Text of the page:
This software cuts E&P companies’ data management activities by enabling work on multiple, complex, conventional or unconventional plays, onshore or offshore, in either time or depth, to integrate and interpret across multiple seismic surveys, to locate sweet spots, and new or bypassed pay, from anywhere in the world. DecisionSpace G1 Personal Edition is the first and only complete geoscience interpretation package built on a zero-configuration, OpenWorks-compliant, embedded database. Accordingly, this new technology enables an individual geoscientist or reservoir engineer to work multiple, complex, conventional or unconventional plays. E&P companies are already seeing immense efficiency gains in their exploration and development programs, utilizing one complete interpretation system and database. By removing the numerous stand-alone files through use of G1 Personal Edition, these E&P companies can, potentially, cut the data management activities of their geoscientists by as much as 90%, freeing up that resource to uncover new prospects or perform greater analysis on existing ones. The embedded database also delivers security and backup capabilities not otherwise available in one package, helping to ensure data are protected, even if the computer is lost, stolen or damaged. Using DecisionSpace G1 Personal Edition, an operations geoscientist at the rig site, onshore or offshore, now has the ability to go from installation, to secured data loading, to full three-dimensional, real-time interpretation, in less than 30 min. This is time that can be critical when drilling is nearing offset wellbores, approaching hazardous faults, or getting close to the target reservoir.


  • Box/Prontoforms, Royal Dutch Shell
  • DecisionSpace® GRC (Government, Risk and Compliance) Well Construction Software, Halliburton—Landmark Software 
  • JewelSuite™ GeoMechanics Fully integrated workflow, Baker Hughes Reservoir Software 
  • SeaLytics™ BOP Advisor, GE Oil and Gas
  • Shale Asset Workflow Solutions (SAWS™) Discovery Tool, Baker Hughes


This award recognizes significant technology in the area of drilling, completions and production in deepwater applications.

Winner: BRIMSTONE™ well barrier, Baker Hughes 


This setting tool enables shoe track isolation at ultra-HPHT conditions, and can deliver the minimum required setting force with hydrostatic pressures as low as 16,000 psi and as high as 35,000 psi, and with temperatures up to 500°F. Achieving a competent primary cement job on the shoe track in an ultra-HPHT well is difficult, and frequently results in a wet shoe. When this occurs, the shoe track must be isolated before completion or other post-cementing operations can begin. Retrievable service packers and cement retainers are generally not available to squeeze a wet shoe at ultra-HPHT conditions. However, the 500°F temperature rating and 25,000-psi differential pressure rating of the BRIMSTONE well barrier enables shoe track isolation at ultra-HPHT conditions. Today’s HPHT muds and completion fluids are very aggressive toward elastomeric materials and many steels, presenting tremendous materials challenges to downhole tools. And when operating in these environments, only FFKM elastomeric materials can provide long life downhole. The BRIMSTONE well barrier is a life-of-the-liner design, and is qualified to the V0 standard of ISO 14310 (API 11D1) at 500°F and a differential pressure of 25,000 psi. Because of these features, the BRIMSTONE well barrier can be relied upon for shoe track isolation without the use of cement on top of it. Further, ultra-HPHT environments place harsh demands on running tools, wireline cable, and related wireline tools. A new high-performance E-line-conveyed hydrostatic running tool has been developed to convey the plug into ultra-HPHT wells. These two tools have deployed successfully multiple times in the Gulf of Mexico. One operator was able to begin the completion of a well at 470°F with the added reliability of a secondary barrier.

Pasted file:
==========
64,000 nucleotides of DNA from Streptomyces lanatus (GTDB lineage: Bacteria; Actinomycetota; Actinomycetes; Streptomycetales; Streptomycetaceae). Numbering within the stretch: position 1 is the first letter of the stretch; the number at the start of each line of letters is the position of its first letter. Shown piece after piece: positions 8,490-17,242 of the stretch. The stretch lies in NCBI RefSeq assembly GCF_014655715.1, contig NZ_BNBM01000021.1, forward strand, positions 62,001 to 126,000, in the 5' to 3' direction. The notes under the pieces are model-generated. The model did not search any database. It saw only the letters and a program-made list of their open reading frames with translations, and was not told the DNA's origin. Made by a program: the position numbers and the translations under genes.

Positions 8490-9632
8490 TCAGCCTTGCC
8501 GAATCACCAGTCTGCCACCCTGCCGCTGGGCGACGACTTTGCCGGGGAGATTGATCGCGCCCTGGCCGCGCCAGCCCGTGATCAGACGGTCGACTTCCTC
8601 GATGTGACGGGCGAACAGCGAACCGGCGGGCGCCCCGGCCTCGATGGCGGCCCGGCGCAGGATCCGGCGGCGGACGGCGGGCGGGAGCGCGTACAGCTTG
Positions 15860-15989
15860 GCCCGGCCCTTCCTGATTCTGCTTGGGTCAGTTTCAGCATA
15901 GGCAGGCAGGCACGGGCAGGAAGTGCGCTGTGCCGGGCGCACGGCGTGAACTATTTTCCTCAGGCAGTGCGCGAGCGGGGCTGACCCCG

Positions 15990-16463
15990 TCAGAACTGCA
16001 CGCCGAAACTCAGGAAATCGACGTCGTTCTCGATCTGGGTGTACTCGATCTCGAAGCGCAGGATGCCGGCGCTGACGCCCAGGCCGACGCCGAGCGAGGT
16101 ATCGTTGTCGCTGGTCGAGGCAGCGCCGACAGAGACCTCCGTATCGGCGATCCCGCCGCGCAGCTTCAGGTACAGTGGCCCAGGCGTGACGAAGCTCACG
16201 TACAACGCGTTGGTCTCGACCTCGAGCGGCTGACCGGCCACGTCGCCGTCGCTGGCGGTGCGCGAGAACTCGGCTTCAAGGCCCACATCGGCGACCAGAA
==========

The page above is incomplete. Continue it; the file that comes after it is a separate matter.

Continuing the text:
• Enhanced Fatigue Monitoring System, Stress Engineering Services Inc.
  • Rhino RHE Dual-Reamer, Rathole Elimination System, Schlumberger
  • UltraConnect 35K HPHT perforating system, Baker Hughes


This award category recognizes an innovation drilling or completions fluid, or a fluid-related mechanism or process that was commercially introduced within the last year, and which helped to drill for, or produce, oil or gas.

Winner: SentinelCem™ Cement, Halliburton